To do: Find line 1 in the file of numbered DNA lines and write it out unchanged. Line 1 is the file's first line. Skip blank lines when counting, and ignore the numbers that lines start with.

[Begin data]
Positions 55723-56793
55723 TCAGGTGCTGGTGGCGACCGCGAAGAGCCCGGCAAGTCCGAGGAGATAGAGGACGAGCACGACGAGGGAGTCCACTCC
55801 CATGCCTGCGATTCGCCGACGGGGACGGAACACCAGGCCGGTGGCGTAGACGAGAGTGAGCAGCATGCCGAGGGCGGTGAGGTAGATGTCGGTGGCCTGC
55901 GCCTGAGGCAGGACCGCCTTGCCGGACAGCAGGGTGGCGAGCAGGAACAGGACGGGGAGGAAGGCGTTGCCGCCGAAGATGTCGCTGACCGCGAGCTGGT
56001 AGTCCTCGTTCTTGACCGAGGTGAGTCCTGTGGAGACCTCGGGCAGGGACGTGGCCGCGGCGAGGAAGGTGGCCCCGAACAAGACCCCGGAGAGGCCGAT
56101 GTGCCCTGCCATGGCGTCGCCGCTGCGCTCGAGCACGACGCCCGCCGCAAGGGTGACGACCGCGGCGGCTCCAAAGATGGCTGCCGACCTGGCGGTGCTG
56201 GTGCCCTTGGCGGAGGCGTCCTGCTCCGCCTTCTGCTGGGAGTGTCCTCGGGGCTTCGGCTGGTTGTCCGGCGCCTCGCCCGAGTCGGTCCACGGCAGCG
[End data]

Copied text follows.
Positions 55723-56793